Travelling communities in Scotland

Learning about travelling communities in Scotland

Good relationships depend on all parties having a good knowledge and respect for the other’s vision, values and cultural background. STEP’s recent research highlights the need for educators and mobile families to work together in partnerships to achieve better educational outcomes for young people. This section provides information about some of the people  currently living in Scotland who have experienced mobility or have a tradition of mobility.  The information has been provided by people from the communities.

Travelling communities in Scotland are not a single group. There are many different groups. Each is defined by its different history, culture and lifestyle.  While each group is made up of extensive family networks, these may have little or no connection with other Traveller groups. Central to each community is its right to self-identity, and to be recognized and respected by the society it lives in. Written references to Traveller groups should use non-derogatory terms and capitalize the first letter, e.g. ‘Gypsy’, ‘Roma’, ‘Traveller’ or ‘Showmen’. more

 

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The Romani people arrived in Europe from India over 700 years ago (Roma refers to a group while Romani is singular or referring to an individual).  The Roma are thought to be the largest ethnic minority in Europe and it is estimated that they number 10 to 12 million people.  Despite consistent negative attitudes towards them, they have maintained their culture and language wherever they have settled. more

 

 

 

Showpeople or Showmen bring fairgrounds to urban and rural settings all over the UK. Many Showpeople also travel further afield to attend European fairs. Wherever they travel there is an expectation that the whole family will contribute towards the life of the fair.  Showpeople make up a business/cultural community who self-define in terms of their livelihoods. Showpeople’s distinctive identity is built on their tradition of bringing entertainment and other services to local communities. Scottish Showpeople share in this strong cultural identity and have a long, proud history of living and working in Scotland. more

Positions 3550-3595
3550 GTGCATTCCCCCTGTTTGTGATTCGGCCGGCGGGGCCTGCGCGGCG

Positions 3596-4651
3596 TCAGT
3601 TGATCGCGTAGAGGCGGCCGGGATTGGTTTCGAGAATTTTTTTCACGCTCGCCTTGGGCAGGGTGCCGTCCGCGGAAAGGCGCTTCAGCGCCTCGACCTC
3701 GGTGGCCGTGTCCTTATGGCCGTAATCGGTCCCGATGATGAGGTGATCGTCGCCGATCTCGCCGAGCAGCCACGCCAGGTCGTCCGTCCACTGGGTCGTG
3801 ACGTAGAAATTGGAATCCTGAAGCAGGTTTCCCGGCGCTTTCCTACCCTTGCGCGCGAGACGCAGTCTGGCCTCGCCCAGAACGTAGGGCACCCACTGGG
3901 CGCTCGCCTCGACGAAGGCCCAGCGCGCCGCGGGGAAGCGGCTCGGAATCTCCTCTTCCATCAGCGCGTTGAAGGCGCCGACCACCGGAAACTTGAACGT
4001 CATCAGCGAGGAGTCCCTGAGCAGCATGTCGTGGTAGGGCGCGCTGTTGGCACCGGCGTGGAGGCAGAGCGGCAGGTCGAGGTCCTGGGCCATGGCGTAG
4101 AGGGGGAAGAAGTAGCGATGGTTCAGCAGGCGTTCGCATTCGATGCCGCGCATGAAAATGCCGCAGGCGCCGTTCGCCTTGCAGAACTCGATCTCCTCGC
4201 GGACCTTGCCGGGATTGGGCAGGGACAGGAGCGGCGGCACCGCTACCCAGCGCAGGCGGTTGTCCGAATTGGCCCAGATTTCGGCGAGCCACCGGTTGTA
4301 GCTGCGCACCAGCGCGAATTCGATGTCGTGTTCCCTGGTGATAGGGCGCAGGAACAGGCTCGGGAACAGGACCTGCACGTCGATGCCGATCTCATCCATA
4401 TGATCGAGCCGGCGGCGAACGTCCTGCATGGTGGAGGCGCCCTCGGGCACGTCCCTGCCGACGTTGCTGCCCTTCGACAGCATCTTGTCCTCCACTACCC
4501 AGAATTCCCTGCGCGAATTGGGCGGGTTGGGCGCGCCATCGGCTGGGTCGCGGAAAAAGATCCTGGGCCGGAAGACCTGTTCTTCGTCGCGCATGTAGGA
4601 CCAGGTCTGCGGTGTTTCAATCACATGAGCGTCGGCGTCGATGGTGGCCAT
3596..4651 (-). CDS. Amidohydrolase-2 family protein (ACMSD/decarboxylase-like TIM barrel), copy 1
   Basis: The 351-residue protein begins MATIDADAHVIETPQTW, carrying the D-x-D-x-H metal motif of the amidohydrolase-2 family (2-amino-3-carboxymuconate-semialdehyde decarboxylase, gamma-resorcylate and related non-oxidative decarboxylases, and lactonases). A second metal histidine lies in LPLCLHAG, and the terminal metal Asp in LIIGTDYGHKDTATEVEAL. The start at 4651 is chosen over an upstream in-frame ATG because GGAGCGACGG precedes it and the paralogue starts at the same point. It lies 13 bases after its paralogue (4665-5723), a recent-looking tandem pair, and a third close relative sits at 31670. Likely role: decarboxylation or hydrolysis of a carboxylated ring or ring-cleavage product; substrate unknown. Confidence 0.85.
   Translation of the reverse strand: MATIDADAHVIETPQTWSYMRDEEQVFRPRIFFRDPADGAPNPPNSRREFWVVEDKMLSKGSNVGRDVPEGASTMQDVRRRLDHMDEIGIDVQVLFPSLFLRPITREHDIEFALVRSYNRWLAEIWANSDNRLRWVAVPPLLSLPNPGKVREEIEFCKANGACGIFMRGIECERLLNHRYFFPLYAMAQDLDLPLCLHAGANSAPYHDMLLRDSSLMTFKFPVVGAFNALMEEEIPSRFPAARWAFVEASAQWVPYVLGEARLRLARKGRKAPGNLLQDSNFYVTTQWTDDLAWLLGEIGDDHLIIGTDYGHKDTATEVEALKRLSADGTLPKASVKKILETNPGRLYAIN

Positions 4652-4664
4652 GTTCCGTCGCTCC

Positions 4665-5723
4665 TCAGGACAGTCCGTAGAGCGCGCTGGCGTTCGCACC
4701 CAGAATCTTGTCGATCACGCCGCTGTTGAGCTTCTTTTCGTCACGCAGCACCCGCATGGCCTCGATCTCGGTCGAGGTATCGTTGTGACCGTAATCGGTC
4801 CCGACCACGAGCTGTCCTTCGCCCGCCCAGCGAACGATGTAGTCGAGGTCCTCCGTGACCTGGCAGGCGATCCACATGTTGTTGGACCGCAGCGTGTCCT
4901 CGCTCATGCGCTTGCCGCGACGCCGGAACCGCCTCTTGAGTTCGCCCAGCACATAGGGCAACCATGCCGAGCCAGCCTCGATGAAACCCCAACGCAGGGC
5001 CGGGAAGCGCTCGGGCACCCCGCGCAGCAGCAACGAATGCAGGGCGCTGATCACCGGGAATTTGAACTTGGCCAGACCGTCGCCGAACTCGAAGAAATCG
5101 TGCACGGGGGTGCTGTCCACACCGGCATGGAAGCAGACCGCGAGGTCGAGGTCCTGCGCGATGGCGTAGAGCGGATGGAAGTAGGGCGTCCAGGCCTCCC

Mary Hendry provides some background to Gypsy/Traveller culture.

The complex and proud history of Gypsy/Travellers in Scotland is not fully understood. Historical records of Romani people, whose ancestral home is India, date their arrival in Scotland as the late 15th century. Over the centuries, Romani people mixed with indigenous groups in Scotland, some of whom may also have had nomadic traditions. It is suggested that some Gaels, displaced from their lands following the Jacobite Uprising and subsequent Highland Clearances in the 18th and 19th centuries, joined communities already travelling in Scotland. This complex history is reflected linguistically in the ‘cant’: a language used by Gypsy/Traveller people, which draws on Romani, Scots and Gaelic words. An indigenous, nomadic ethnic minority Gypsy/Traveller history has been entwined with, but distinct from that of the wider Scottish population for many centuries. more

Find out what how a Scottish mum feels about being a  Gypsy/Traveller here.

 

 

 

 

Irish Travellers are said to descend from ancient pre-Celtic tribes of travelling metal workers although an alternative story suggests that the Travellers were made homeless as a result of Oliver Cromwell’s military campaign in Ireland in 1649.  They were commonly known as ‘tinkers’ based on their tinsmithing trades, however the term ‘tinker’ is now considered to be offensive. Irish Travellers speak variations of “The Cant’ or Shelta, similar to other Gypsy/Traveller communities. The diminishing need for traditional trades has forced Irish Travellers to travel to England, Scotland and Wales. In Scotland, Irish Travellers can settle on sites for extended periods in response to seasonal work or often to allow their children to attend school. Many families return to Ireland over the winter.